When optimizing engine performance with the objective of minimizing fuel consumption and engine emissions, ideally this should be achieved without a penalty in engine responsiveness. From this perspective, a swift and highly dynamic turbocharger performance over a large engine operating range is preferred for downsized engines. Among others, such a turbocharger performance can be achieved through application of multiple-entry turbine concepts. Among others, such turbocharger performance can be achieved through application of a multiple turbine.
In case a larger displacement naturally aspirated engine will be updated by a smaller displacement ‘downsized’ version, i.e. smaller displacement in combination with super-/turbocharging, bi-turbo solutions can be a very attractive option. By doing so, one can still achieve the same (or even better) engine performance without a penalty in low-end torque or responsiveness when compared to an equivalent capacity but larger scale single turbocharger solution.
Bi-turbo technology is attractive for midsize to larger engine ranges, and typically for >2.5 liter engine displacement. Bi-turbo technology applications are characterized by parallel arrangements and differ for example from 2-stage turbocharger concepts in a sense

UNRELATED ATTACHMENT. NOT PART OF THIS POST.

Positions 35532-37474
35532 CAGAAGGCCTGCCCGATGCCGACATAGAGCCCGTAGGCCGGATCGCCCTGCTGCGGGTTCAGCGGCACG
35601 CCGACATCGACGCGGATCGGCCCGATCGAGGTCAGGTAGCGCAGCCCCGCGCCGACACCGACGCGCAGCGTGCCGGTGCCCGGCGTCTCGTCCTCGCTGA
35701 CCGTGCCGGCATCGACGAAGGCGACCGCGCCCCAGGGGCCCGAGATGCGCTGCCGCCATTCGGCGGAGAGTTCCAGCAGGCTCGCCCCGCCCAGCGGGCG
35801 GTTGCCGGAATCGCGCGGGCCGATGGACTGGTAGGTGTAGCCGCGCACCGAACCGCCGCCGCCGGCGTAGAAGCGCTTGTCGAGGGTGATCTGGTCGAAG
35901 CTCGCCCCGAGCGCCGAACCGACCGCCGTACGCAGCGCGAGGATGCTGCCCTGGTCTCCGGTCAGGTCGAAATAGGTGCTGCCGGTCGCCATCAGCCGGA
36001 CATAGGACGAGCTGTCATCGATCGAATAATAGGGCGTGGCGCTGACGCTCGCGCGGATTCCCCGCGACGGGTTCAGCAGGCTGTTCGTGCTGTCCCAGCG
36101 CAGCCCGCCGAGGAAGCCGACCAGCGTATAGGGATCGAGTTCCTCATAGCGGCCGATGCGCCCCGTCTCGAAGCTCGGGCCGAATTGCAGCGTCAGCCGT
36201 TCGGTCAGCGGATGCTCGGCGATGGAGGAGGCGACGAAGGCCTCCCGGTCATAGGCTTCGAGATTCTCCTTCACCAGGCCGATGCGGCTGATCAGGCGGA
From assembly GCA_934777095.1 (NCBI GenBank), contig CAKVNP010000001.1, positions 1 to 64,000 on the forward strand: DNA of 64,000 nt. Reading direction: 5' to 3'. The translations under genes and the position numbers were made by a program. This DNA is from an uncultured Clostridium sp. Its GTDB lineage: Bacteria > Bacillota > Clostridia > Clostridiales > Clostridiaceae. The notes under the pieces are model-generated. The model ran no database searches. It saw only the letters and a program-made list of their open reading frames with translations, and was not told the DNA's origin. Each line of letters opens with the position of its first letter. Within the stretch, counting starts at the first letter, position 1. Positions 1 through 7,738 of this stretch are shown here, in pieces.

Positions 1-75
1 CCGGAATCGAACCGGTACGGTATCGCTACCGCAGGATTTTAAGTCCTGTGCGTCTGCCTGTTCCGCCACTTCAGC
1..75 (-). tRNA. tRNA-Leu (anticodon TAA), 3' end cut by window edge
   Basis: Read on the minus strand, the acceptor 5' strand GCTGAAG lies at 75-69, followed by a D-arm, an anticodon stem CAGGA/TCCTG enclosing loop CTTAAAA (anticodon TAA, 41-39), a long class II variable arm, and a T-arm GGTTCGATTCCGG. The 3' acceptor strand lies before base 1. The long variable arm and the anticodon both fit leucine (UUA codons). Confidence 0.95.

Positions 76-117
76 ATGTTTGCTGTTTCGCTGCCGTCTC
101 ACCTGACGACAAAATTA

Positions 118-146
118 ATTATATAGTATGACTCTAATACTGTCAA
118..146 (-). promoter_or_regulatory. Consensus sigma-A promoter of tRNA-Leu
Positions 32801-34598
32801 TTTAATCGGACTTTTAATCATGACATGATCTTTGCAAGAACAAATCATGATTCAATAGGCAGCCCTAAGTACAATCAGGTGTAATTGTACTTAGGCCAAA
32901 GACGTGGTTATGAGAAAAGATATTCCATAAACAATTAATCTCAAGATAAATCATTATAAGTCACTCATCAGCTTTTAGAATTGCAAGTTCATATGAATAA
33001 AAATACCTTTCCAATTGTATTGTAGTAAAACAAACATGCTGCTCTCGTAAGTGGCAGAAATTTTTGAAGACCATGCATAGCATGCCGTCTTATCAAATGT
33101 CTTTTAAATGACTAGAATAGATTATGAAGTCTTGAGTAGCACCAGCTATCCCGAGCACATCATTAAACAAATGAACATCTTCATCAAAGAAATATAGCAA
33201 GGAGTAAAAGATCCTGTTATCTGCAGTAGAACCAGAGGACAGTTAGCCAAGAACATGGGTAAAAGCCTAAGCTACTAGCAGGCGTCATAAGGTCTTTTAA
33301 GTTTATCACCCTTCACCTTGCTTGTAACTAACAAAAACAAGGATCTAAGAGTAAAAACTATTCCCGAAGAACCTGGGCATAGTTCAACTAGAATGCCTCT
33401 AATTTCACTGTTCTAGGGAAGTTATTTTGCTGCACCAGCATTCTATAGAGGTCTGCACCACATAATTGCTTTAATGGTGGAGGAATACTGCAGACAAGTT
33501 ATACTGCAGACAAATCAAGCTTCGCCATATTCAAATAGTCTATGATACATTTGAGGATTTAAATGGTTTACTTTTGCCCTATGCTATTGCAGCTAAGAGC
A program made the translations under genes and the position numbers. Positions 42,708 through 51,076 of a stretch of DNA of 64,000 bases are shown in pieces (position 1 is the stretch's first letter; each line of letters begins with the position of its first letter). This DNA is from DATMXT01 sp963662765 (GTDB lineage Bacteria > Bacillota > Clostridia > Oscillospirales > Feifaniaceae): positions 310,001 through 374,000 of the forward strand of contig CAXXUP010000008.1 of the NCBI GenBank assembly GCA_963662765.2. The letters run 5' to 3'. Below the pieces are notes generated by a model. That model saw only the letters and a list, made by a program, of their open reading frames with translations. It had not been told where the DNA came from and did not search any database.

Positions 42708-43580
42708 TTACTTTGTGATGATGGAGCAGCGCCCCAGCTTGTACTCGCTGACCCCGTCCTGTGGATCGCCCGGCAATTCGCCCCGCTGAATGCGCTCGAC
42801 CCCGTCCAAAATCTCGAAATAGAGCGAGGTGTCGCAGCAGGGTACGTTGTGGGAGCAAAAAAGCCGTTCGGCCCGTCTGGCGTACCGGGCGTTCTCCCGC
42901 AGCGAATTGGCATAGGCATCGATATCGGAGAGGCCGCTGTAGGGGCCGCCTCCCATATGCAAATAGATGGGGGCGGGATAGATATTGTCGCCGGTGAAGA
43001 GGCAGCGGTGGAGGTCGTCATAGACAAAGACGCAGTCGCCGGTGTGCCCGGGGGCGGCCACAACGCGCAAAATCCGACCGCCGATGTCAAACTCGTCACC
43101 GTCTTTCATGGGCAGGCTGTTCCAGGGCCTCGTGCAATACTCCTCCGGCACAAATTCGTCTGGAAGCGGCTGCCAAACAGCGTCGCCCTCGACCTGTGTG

that these are connected in series arrangements.
The bi-turbo concepts do not differ much from more conventional single turbocharger systems. In a bi-turbo configuration, a relatively large single turbocharger is replaced by two smaller turbochargers which both operate according to the same operating principle. Inherently, the smaller turbochargers are characterized by a reduction of rotational inertia compared to the larger single turbocharger. Another advantage of bi-turbo concepts is a decrease in exhaust manifold and volute volumes. The latter brings a potential for better utilization of exhaust gas pulse energy. Together this typically leads to a significant improvement in transient engine performance. In addition, engine performance can be further improved for instance by applying variable turbine geometry on twin turbo configurations.
Over time Mitsubishi has gained a lot of knowledge and experience in designing, developing and producing OEM bi-turbo systems, which has been successfully applied to BMW’s award-winning S55 engine, among others. Mitsubishi’s bi-turbo configurations are able to operate at very high turbine inlet temperatures (Up to 1050 ⁰C). When preferred, these configurations can include more common gasoline technologies too, like variable turbine geometry, integrated exhaust manifolds etc.